Despite that, for the first time in over a year, the world is feeling some hope that the pandemic could retreat to the background, experts want the public to know that there is still an apprehension that new mutations of the virus could bring it back through the COVID-19 Delta Variant, and it may even be stronger.

The said new variant, ScienceAlert reported, is a highly contagious and potentially more severe COVID-19 virus strain, which was initially detected in India in December 2020.

It then cleared fast through that country and in Great Britain, which has resulted in increasing numbers of contagions and deaths.

The first case of the COVID-19 Delta variant in the United States was diagnosed in March this year, and now cases are multiplying so fast.

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Science Times - COVID-19 Delta Variant: More Dangerous New Mutations Possible, Unvaccinated People At Risk
(Photo: NIAID on Wikimedia Commons)
The COVID-19 Delta variant Delta appears to be affecting younger age groups compared to the earlier or previous variants.

Viruses Evolve Over Time

Yale Medicine pediatric infectious diseases specialist and vaccinologist Inci Yildirim is not surprised by what is taking place. All viruses are evolving over time and go through changes as they transmit and duplicate.

However, according to Yale Medicine Epidemiologist F. Perry Wilson, one thing that is unique about the COVID-19 Delta variant is how quickly it is transmitting. Globally, he added, this variant will definitely fast-track the pandemic.

From what has been known so far, according to the doctors, those who are vaccinated against the COVID-19 seem to be safe from the Delta variant, although anyone who has not been vaccinated and not practicing preventive approaches is at risk for infection by the new variant.

A More Contagious Variant

This COVID-19 Delta variant, described in the WebMD site, is the name for the B.1.617.2., a COVID-19 mutation that initially surfaced in India. Toward the end of June, this variant had already comprised more than 20 percent of cases in the US, based on the estimate of the Centers for Disease Control and Prevention.

That figure is increasing swiftly, prompting forecasts that the variant will soon turn out to be the dominant variant in the US. In relation to this, the World Health Organization has called this type of virus "the fastest and fittest."

In the middle of June, the CDC named Delta as a variant of concern, through the use of a designation also given to the Alpha variant that initially occurred in Great Britain, the Beta train that initially appeared in South Africa, the two Epsilon variants initially diagnosed in the US, and the Gamma strain detected in Brazil.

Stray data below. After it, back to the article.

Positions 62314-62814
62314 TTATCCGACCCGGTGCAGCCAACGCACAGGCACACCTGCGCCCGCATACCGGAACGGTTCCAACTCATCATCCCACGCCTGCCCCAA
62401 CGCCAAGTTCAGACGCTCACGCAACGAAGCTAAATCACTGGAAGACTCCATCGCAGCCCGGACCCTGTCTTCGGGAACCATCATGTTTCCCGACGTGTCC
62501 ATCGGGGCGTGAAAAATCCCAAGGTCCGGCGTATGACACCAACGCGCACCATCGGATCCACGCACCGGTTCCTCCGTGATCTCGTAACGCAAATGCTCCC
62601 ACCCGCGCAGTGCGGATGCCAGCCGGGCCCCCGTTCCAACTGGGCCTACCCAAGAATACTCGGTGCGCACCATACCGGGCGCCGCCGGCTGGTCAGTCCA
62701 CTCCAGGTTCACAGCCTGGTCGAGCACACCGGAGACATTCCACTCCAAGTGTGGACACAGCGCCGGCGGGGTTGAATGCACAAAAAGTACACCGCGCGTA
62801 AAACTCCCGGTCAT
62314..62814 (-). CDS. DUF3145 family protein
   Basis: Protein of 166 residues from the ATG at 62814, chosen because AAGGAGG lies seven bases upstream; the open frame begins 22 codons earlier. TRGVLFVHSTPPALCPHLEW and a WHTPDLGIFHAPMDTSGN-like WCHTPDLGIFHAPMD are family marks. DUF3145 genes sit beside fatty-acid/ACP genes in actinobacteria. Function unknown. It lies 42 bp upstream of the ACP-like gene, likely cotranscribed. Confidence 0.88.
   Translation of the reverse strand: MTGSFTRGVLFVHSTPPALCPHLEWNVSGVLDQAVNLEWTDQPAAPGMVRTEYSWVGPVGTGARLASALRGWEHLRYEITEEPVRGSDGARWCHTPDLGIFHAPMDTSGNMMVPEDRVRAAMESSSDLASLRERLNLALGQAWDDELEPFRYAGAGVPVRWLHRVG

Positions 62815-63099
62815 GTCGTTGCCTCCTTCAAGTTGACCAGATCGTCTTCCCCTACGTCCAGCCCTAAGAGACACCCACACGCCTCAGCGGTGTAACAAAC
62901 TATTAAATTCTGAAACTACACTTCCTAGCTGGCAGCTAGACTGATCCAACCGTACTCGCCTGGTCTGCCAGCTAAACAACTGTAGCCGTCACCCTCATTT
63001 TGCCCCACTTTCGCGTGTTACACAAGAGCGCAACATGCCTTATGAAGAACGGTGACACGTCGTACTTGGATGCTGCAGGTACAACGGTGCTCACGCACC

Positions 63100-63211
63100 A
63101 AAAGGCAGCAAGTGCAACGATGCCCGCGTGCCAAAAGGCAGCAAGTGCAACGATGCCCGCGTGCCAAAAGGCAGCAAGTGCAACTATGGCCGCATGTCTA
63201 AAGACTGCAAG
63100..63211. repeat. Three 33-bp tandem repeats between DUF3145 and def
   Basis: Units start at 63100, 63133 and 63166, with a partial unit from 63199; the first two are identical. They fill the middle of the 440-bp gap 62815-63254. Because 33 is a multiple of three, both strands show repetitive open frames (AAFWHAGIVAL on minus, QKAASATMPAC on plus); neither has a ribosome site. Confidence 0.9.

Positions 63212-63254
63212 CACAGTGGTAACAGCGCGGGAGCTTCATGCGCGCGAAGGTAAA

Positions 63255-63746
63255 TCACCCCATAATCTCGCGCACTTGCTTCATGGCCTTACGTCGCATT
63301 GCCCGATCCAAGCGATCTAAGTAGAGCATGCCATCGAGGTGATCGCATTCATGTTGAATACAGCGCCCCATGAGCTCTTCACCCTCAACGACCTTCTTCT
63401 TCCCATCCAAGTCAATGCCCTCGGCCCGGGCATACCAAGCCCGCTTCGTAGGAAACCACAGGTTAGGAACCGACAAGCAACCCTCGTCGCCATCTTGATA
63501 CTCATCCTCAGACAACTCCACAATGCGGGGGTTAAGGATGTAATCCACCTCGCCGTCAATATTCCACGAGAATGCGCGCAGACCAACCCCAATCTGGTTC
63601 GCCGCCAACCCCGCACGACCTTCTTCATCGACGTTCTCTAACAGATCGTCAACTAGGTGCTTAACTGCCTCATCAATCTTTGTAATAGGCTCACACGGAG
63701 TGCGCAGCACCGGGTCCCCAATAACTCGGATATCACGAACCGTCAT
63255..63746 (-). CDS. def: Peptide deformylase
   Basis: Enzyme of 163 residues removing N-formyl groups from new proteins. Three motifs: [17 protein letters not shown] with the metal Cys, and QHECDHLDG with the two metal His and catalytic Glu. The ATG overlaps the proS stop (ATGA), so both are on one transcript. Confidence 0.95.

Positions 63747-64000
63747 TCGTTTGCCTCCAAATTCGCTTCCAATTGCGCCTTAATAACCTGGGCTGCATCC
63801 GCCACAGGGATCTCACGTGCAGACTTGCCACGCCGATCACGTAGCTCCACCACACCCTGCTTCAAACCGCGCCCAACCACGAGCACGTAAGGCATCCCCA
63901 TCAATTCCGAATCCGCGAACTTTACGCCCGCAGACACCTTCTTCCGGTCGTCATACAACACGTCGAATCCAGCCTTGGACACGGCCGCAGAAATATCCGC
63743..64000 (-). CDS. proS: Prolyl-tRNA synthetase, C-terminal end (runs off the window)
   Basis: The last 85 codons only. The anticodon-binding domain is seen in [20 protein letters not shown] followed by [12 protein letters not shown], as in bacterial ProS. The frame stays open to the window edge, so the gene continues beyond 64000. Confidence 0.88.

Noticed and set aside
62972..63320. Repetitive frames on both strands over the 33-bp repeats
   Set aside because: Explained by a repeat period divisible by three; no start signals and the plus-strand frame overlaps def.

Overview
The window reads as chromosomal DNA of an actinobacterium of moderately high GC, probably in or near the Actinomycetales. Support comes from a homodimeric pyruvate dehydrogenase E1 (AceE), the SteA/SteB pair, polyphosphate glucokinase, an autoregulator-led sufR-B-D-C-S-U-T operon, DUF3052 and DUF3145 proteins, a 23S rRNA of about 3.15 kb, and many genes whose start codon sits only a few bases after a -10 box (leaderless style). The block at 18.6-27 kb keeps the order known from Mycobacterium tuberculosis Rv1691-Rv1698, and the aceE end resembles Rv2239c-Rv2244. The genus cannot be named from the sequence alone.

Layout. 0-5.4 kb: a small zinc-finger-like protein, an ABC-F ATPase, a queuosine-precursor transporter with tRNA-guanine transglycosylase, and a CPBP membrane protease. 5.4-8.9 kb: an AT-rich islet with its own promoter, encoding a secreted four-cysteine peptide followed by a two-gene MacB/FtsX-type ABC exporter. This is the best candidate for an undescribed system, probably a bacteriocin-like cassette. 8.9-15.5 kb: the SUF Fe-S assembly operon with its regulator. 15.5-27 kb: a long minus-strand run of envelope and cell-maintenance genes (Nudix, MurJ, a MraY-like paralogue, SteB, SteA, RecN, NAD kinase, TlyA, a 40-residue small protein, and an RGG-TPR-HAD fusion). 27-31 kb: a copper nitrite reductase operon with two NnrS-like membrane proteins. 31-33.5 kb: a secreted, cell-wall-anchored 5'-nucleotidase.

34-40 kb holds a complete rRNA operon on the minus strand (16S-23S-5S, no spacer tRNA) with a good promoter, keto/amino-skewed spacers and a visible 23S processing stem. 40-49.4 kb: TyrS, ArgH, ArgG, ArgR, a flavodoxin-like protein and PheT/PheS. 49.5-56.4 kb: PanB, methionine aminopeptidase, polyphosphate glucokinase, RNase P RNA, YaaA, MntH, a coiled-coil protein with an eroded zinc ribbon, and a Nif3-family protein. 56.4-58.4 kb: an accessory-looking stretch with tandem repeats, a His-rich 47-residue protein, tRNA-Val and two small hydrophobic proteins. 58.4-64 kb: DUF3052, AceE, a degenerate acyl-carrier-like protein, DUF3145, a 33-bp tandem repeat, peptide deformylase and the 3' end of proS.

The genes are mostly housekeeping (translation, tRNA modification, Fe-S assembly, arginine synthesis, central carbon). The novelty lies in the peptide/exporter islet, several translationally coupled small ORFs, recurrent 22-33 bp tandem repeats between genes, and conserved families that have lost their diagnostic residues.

Wilson explained it is actually quite dramatic how much growth range will change. Delta, he added, is spreading 50 percent more rapidly than Alpha, which was 50 percent more infectious compared to the original strain of the SARS-CoV-2, making the new variant 75 percent more infectious compared to the original.

Unvaccinated People and Younger Age Groups at Risk

Individuals who have not been vaccinated for protection against COVID-19 are most at risk. In the US, there is an inconsistent number of unvaccinated individuals in the Southern and Appalachian states, which include Arkansas, Alabama, Mississippi, Georgia, West Virginia, and Missouri, where there are low vaccination rates.

In connection to this, Yildirim explained, a recent study from the United Kingdom presented that children and adults below 50 years old were found to be 2.5 times more possible to become infected with the COVID-19 Delta variant.

And thus far, no vaccine has been authorized for children aged five to 12 years in the US, even though this country and a number of other nations have either approved vaccines for adolescents and young kids or are considering them.

CNBC report specified, as older age groups are getting a vaccination, those who are younger and unvaccinated will be at a greater risk of getting infected with COVID-19 with any variant.

However, she added, Delta appears to be affecting younger age groups compared to the earlier or previous variants.

A related report is shown on NBC News's YouTube video below:

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